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Atmospheric Chemistry and Physics An interactive open-access journal of the European Geosciences Union
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Volume 17, issue 1
Atmos. Chem. Phys., 17, 143-157, 2017
https://doi.org/10.5194/acp-17-143-2017
© Author(s) 2017. This work is distributed under
the Creative Commons Attribution 3.0 License.
Atmos. Chem. Phys., 17, 143-157, 2017
https://doi.org/10.5194/acp-17-143-2017
© Author(s) 2017. This work is distributed under
the Creative Commons Attribution 3.0 License.

Research article 03 Jan 2017

Research article | 03 Jan 2017

Study of the footprints of short-term variation in XCO2 observed by TCCON sites using NIES and FLEXPART atmospheric transport models

Dmitry A. Belikov1,2,3,a, Shamil Maksyutov1, Alexander Ganshin3,4, Ruslan Zhuravlev3,4, Nicholas M. Deutscher5,6, Debra Wunch7, Dietrich G. Feist8, Isamu Morino1, Robert J. Parker9, Kimberly Strong10, Yukio Yoshida1, Andrey Bril11, Sergey Oshchepkov11, Hartmut Boesch9, Manvendra K. Dubey12, David Griffith5, Will Hewson9, Rigel Kivi13, Joseph Mendonca10, Justus Notholt6, Matthias Schneider14, Ralf Sussmann15, Voltaire A. Velazco5, and Shuji Aoki16 Dmitry A. Belikov et al.
  • 1National Institute for Environmental Studies, Tsukuba, Japan
  • 2National Institute of Polar Research, Tokyo, Japan
  • 3Faculty of Mechanics and Mathematics, Tomsk State University, Tomsk, Russia
  • 4Central Aerological Observatory, Dolgoprudny, Russia
  • 5Centre for Atmospheric Chemistry, School of Chemistry, University of Wollongong, Wollongong, NSW, Australia
  • 6Institute of Environmental Physics, University of Bremen, Bremen, Germany
  • 7California Institute of Technology, Pasadena, CA, USA
  • 8Max Planck Institute for Biogeochemistry, Jena, Germany
  • 9Earth Observation Science, University of Leicester, Leicester, UK
  • 10Department of Physics, University of Toronto, Toronto, ON, Canada
  • 11Institute of Physics of the National Academy of Sciences, Minsk, Belarus
  • 12Earth System Observations, Los Alamos National Laboratory, Los Alamos, New Mexico
  • 13Finnish Meteorological Institute, Sodankylä, Finland
  • 14Agencia Estatal de Meteorología (AEMET), CIAI, Santa Cruz de Tenerife, Spain
  • 15Karlsruhe Institute of Technology, IMK-IFU, Garmisch-Partenkirchen, Germany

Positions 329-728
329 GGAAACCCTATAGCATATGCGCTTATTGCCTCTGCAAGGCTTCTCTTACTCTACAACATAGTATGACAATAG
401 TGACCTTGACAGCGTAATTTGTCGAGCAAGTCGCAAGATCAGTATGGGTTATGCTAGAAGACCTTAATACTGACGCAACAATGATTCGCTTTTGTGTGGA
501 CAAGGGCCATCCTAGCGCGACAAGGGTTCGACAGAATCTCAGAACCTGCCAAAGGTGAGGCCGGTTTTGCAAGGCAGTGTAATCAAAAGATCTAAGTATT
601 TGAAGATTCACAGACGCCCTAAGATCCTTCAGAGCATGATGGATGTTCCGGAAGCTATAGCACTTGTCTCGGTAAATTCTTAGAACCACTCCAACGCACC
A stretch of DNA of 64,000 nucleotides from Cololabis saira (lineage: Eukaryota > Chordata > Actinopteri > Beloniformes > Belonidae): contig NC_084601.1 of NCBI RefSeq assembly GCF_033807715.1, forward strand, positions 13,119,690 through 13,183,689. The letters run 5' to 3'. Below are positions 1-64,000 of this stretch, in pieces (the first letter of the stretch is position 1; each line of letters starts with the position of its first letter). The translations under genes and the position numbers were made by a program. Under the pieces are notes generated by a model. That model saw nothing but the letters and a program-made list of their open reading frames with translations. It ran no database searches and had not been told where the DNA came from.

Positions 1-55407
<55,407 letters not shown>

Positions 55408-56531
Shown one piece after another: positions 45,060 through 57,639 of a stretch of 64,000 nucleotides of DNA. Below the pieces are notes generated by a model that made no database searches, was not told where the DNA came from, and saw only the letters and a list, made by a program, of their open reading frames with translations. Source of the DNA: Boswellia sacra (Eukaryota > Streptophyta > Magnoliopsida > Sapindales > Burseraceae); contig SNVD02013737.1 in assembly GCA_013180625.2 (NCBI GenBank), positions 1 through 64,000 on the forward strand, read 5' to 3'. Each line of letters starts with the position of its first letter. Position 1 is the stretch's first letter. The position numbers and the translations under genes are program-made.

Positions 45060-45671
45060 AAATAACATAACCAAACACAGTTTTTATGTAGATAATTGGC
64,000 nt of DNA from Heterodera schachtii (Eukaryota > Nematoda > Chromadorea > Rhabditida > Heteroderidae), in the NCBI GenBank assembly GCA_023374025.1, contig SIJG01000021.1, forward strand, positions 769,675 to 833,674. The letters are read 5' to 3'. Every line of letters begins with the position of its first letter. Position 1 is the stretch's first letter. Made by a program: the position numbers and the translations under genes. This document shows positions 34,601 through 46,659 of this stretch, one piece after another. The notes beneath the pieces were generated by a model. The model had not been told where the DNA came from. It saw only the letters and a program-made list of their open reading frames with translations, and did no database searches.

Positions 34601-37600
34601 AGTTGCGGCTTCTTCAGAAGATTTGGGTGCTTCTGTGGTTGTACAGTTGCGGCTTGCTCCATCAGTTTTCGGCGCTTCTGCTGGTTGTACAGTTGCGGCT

• 16Center for Atmospheric and Oceanic Studies, Graduate School of Science, Tohoku University, Sendai, Japan
  • acurrently at: Faculty of Environmental Earth Science, Hokkaido University, Sapporo, Japan

Abstract. The Total Carbon Column Observing Network (TCCON) is a network of ground-based Fourier transform spectrometers (FTSs) that record near-infrared (NIR) spectra of the sun. From these spectra, accurate and precise observations of CO2 column-averaged dry-air mole fractions (denoted XCO2) are retrieved. TCCON FTS observations have previously been used to validate satellite estimations of XCO2; however, our knowledge of the short-term spatial and temporal variations in XCO2 surrounding the TCCON sites is limited.

In this work, we use the National Institute for Environmental Studies (NIES) Eulerian three-dimensional transport model and the FLEXPART (FLEXible PARTicle dispersion model) Lagrangian particle dispersion model (LPDM) to determine the footprints of short-term variations in XCO2 observed by operational, past, future and possible TCCON sites. We propose a footprint-based method for the collocation of satellite and TCCON XCO2 observations and estimate the performance of the method using the NIES model and five GOSAT (Greenhouse Gases Observing Satellite) XCO2 product data sets. Comparison of the proposed approach with a standard geographic method shows a higher number of collocation points and an average bias reduction up to 0.15ppm for a subset of 16 stations for the period from January 2010 to January 2014. Case studies of the Darwin and Reunion Island sites reveal that when the footprint area is rather curved, non-uniform and significantly different from a geographical rectangular area, the differences between these approaches are more noticeable. This emphasises that the collocation is sensitive to local meteorological conditions and flux distributions.

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